Signs and Symptoms of Heroin Use

 Signs of heroin abuse include highly contracted pupils called “pinned eyes”, cold or flu-like symptoms, body aches, cold sweats, mood changes, confusion, depression, and decreased appetite. Users will seem ill and will often have darkened skin around the eyes.  People who struggle with heroin addiction appear very pale, and look gaunt or skeletal. If the user is injecting the heroin, he/she will also have needle marks which can be found anywhere on the body.

After taking the drug, the person will have a highly pleasurable sensation of warmth and relaxation (a rush). The rush occurs immediately if the heroin is injected, but can take as long as 15 minutes if smoked or snorted. The person then feels sleepy and sluggish.  Heart rate declines dramatically, and the person can appear to lose the ability to communicate for hours. Users might also experience nausea and vomiting, although these symptoms decline with repeated use.

Chronic users develop tolerance which means that they have to take more and more heroin to achieve the same intensity of effect. They also develop physical dependence which, if they reduce or stop taking heroin abruptly, can cause significant withdrawal symptoms such as severe craving for heroin, restlessness, insomnia, pain in muscles and bones, diarrhea and vomiting, cold flashes with goose bumps and kicking movements.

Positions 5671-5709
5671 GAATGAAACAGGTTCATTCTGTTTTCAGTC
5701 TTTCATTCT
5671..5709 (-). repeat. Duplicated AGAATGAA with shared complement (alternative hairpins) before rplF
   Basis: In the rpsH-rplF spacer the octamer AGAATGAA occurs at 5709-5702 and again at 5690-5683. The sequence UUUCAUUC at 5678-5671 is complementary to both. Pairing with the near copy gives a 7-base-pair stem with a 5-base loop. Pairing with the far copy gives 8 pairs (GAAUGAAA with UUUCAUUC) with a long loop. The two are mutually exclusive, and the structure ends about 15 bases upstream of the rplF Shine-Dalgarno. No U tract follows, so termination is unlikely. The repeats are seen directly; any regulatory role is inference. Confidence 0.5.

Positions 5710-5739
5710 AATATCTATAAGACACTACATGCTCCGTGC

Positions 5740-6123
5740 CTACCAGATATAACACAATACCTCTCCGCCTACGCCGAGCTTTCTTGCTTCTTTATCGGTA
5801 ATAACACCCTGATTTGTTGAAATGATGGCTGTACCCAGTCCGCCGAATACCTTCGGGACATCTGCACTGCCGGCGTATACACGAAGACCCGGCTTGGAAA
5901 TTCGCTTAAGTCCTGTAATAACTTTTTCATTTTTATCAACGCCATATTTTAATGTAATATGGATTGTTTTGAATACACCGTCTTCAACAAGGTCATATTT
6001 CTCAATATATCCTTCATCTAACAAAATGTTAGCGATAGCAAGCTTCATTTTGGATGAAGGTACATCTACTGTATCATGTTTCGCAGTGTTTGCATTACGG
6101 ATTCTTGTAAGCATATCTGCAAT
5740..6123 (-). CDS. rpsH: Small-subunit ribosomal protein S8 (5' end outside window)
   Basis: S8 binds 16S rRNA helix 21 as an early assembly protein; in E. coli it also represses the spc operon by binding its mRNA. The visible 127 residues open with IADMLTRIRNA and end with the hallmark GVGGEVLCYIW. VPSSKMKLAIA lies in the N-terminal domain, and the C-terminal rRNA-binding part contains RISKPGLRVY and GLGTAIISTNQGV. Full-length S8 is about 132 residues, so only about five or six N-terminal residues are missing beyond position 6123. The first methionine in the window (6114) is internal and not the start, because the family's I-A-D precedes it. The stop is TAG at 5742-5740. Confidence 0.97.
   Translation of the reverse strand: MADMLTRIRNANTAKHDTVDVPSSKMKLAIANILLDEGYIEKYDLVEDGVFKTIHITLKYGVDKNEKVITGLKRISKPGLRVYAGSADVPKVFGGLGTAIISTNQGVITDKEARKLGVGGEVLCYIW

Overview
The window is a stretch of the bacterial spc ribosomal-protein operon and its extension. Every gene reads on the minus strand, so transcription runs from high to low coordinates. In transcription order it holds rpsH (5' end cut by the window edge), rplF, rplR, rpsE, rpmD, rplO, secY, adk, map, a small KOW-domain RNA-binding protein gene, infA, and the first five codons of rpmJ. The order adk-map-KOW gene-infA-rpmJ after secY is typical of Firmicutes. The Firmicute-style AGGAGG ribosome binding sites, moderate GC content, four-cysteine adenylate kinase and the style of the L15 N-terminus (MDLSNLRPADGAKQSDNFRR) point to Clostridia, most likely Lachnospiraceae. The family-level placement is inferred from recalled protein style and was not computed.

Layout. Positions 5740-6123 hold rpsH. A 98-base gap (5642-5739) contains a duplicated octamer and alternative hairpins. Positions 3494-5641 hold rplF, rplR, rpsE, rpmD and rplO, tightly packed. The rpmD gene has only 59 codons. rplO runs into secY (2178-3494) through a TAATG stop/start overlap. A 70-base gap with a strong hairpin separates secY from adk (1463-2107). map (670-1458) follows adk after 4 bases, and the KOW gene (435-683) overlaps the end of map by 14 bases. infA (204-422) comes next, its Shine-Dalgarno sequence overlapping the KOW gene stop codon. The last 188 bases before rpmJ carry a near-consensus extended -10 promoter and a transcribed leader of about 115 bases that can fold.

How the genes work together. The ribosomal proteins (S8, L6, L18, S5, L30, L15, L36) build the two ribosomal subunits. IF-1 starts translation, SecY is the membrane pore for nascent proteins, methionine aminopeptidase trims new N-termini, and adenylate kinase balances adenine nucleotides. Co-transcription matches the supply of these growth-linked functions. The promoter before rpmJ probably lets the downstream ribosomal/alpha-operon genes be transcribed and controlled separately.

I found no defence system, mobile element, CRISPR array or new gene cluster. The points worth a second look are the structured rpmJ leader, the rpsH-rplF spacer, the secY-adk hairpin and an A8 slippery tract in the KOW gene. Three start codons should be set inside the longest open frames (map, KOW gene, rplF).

Other symptoms include chronic constipation, bacterial infections, sclerosis, liver and kidney diseases, and lung problems.  There is also increased risk of contracting HIV or Hepatitis, especially when sharing needles or fluids.

What is heroin?

Heroin is an opiate, and it is highly addictive. It is harvested from the flower pod of the poppy plant as a sticky, white substance, and then dried. Most often, pure dried heroin is combined, or cut, with an additive like sugar or powdered milk. It is sold as a powder, ranging in color from white to brown.  The darker color comes from the contaminations left as a result of the processing. Dark heroin is often called “black tar heroin” because is it less pure.

Upon entering the brain, heroin is converted back into morphine which acts as a depressant (“downer”) that reduces pain and slows the automatic vital processes such as arousal, respiration and blood pressure.

In case of overdose, heroin suppresses the breathing causing hypoxia (decreased level of oxygen in the brain), permanent brain damage, coma and in some cases death.

How is heroin used?

A person can inject heroin into a vein (“mainlining”) or a muscle after it has been dissolved into a liquid; and it can be injected with other substances. Heroin can also be snorted, or smoked.

Other Names

Smack, Junk, Skunk, H, Big H, Salt, Brown sugar, Diesel, Mexican black tar, Horse, Dope, Skag

So, how do you know if your teen’s behavior is normal or troublesome? Is it Drugs or is it Just Teenage Angst?